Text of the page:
Instead of just sticking with ordinary drum kits, some games found incredible ways to stream richer samples to that single PCM channel, check out these examples:
I know, they are nowhere near CD quality, but bear in mind those sounds were once deemed impossible to reproduce in this console and I’m not even emphasising how much progress this represents compared to the previous generation, so they certainly deserve some merit at least!
If programming an FM synthesiser was already considered complicated using the controls of an electronic keyboard (the Yamaha DX7 is a good example of this), imagine how much it was using only pure assembly…
Luckily, Sega ended up producing a piece of software for PC called GEMS to facilitate the composition (and debugging) of music. It was a very complete tool, among lot of things it included lots of patches (already configured operators to choose from), which would also explain why some games have very similar sounds.
The audio subsystem enabled games to create more channels than allowed and assign each one a priority value, then when the console would play the music, it dynamically dispatched the music channels to the available slots based on priorities. Additionally, channels with a high priority but without music could be automatically skipped.
Channels also contained some logic by implementing conditionals inside their data, this allows music to ‘evolve’ depending of how the player moves in the game.
Here’s an interesting fact: The Mega CD add-on provided 2 extra channels for CD Audio (among other things). One of its most famous games, Sonic CD, had very impressive music quality but like all games it had to loop, the problem was that looping music on a 1x CD reader had noticeable gaps, so the game included loop fillers that were executed from another PCM chip while the CD header was returning to the start.
These fillers are only found on early betas of the game and they didn’t make it for the release, the remake finally included them. This is one of the levels of the game:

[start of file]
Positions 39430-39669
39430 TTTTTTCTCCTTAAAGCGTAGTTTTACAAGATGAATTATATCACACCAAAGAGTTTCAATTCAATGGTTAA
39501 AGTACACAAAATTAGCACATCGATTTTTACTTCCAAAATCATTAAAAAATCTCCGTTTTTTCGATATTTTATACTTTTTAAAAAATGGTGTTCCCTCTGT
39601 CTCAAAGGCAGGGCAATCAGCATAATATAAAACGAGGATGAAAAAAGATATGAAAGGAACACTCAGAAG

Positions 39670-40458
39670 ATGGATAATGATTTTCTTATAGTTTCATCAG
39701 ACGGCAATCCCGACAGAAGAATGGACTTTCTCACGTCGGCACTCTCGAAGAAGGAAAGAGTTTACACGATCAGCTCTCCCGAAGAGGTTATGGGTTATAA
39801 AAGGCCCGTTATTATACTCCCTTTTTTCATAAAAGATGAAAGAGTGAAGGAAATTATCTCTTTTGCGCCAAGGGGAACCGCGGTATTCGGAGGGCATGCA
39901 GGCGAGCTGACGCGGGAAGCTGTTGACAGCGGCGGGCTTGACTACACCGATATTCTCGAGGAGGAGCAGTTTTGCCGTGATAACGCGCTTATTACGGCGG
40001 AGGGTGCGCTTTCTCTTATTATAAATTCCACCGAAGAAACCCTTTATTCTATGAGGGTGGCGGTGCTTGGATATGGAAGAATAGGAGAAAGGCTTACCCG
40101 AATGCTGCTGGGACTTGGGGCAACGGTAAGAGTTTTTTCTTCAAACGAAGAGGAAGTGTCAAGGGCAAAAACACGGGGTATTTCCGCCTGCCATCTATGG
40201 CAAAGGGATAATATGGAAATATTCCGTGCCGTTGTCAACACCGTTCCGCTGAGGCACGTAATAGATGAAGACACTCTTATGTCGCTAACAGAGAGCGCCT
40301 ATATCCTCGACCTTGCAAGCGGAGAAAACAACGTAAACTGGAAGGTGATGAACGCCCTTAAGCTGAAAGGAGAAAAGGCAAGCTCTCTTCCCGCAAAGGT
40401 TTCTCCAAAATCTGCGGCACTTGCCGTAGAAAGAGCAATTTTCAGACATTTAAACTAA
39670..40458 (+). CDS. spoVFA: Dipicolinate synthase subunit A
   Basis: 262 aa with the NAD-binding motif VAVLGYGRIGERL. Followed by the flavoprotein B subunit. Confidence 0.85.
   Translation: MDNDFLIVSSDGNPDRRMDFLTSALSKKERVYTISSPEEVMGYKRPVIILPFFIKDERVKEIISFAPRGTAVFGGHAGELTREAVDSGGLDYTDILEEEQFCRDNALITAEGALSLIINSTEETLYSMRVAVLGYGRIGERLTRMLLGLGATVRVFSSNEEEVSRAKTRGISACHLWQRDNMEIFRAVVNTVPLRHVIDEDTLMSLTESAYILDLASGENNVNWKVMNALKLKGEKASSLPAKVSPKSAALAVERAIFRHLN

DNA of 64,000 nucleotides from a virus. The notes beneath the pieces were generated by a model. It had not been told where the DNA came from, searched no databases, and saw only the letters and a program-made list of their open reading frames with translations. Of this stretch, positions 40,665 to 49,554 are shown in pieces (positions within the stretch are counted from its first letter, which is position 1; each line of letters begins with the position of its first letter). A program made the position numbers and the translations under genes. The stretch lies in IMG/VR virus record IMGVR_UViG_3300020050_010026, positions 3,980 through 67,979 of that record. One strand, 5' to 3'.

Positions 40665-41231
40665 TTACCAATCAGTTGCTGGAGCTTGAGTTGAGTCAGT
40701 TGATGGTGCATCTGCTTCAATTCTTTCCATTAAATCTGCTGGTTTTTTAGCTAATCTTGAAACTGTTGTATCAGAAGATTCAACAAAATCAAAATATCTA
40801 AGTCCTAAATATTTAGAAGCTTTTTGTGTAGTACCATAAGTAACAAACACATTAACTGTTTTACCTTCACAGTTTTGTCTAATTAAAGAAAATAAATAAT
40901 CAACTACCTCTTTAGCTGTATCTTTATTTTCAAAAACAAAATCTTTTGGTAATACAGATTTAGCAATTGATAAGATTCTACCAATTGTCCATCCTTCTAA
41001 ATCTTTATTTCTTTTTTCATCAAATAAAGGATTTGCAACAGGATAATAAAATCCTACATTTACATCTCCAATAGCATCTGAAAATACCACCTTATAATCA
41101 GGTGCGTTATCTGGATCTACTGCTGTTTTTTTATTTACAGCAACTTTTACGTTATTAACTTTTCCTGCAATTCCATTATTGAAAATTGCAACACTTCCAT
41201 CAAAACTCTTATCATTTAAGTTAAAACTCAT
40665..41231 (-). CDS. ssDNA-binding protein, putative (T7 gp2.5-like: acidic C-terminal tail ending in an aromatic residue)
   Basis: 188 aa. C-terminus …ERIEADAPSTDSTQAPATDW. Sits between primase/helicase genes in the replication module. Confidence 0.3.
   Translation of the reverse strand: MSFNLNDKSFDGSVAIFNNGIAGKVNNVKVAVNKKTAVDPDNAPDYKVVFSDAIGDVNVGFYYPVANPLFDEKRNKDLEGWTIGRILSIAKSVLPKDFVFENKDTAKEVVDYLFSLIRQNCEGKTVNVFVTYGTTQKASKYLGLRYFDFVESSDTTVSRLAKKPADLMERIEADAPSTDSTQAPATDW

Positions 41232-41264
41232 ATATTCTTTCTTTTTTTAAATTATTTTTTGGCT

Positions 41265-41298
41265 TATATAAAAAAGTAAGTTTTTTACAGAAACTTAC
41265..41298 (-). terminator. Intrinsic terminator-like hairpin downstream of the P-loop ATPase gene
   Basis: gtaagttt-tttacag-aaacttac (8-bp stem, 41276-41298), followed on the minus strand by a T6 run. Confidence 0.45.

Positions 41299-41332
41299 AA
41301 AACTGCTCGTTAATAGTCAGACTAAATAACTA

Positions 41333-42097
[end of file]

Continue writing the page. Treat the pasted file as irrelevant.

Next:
Have you noticed the gap on the Mega CD’s version?
They are mainly written in 68k assembly (while the sound driver is in Z80 assembly) and reside in the cartridge ROM. They can size up to 4 MB without the need of a mapper.
In terms of expandability, this design wasn’t as modular as the NES or the SNES, some add-ons like the 32x had to bypass the VDP (hence the need for the ‘Connector Cable’). The same happened with the Mega CD, where in order to use the new stereo functionality on the TV, more cables had to be interconnected between modules.
Only one custom chip was produced for cartridges, the Sega Virtua Processor, among other things it helped to produce polygons, however only one game included it as it resulted very expensive to produce.
To block imported games, Sega changed the shape of the cartridge slot between regions (it kept the same pinouts, though). Games could also block their execution by checking the value of the ‘Version Register’ which outputs the region value. An easy way to bypass this was to either buy one of those shady cartridge converters or do some soldering to bridge some pins on the motherboard that alters the Version Register.
When it comes to Anti-Piracy measures, the easiest check was on the SRAM size: Bootleg cartridges had more space than needed to fit any game, so games checked for the expected size on the startup. Programmers could also implement extra checksum checks at random points of the game in case hackers were to remove the SRAM checks. The only way to defeat this was to actually find the checks and remove them one by one… Although finding them was the trickiest part!
This article is part of the Architecture of Consoles series. If you found it interesting please consider donating, your contribution will be used to get more tools and resources that will help to improve the quality of current articles and upcoming ones.
A list of desirable tools and latest acquisitions for this article are tracked in here:
## Interesting hardware to get (ordered by priority) - A PAL/NTSC/JAP Megadrive (£30) - Controller (£5) - USB MegaDrive DevKit (~£50 in materials)
Alternatively, you can help out by suggesting changes and/or adding translations.
Always nice to keep a record of changes.
## 2020-09-07 - Expanded CPU section - Corrected main RAM values ## 2020-01-18 - Expanded Audio section and included more audible content ## 2019-09-17 - Added a quick introduction ## 2019-05-23 - Improved definition of FM (such a difficult topic) ## 2019-05-18 - Ready for publication